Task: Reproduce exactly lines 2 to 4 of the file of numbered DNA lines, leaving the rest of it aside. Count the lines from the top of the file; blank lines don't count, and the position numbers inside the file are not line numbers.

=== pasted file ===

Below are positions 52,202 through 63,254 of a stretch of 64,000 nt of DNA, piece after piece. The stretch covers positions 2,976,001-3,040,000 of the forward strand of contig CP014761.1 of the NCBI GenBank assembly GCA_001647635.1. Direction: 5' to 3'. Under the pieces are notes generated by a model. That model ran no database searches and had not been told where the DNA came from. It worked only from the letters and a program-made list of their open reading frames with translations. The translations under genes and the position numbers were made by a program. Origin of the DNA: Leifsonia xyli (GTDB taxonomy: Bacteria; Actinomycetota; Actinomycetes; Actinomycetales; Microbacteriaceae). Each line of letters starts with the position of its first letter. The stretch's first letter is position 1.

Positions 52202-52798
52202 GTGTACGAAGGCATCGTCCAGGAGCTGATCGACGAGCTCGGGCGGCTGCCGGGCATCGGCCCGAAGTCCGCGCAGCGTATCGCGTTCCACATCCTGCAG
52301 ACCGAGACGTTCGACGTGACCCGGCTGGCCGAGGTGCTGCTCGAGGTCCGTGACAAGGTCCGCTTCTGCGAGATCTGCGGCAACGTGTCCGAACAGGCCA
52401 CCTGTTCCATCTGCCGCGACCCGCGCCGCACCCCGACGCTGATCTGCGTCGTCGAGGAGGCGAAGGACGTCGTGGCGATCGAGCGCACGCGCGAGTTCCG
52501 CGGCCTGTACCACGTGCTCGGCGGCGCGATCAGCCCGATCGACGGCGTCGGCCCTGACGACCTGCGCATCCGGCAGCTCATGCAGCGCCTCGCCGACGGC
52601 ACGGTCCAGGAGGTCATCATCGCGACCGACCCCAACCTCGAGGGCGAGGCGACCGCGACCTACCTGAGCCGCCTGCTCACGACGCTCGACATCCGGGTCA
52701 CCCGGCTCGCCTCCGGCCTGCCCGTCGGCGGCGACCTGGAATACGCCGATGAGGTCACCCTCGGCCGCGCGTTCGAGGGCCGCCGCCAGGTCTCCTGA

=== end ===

Positions 52202-52798
52202 GTGTACGAAGGCATCGTCCAGGAGCTGATCGACGAGCTCGGGCGGCTGCCGGGCATCGGCCCGAAGTCCGCGCAGCGTATCGCGTTCCACATCCTGCAG
52301 ACCGAGACGTTCGACGTGACCCGGCTGGCCGAGGTGCTGCTCGAGGTCCGTGACAAGGTCCGCTTCTGCGAGATCTGCGGCAACGTGTCCGAACAGGCCA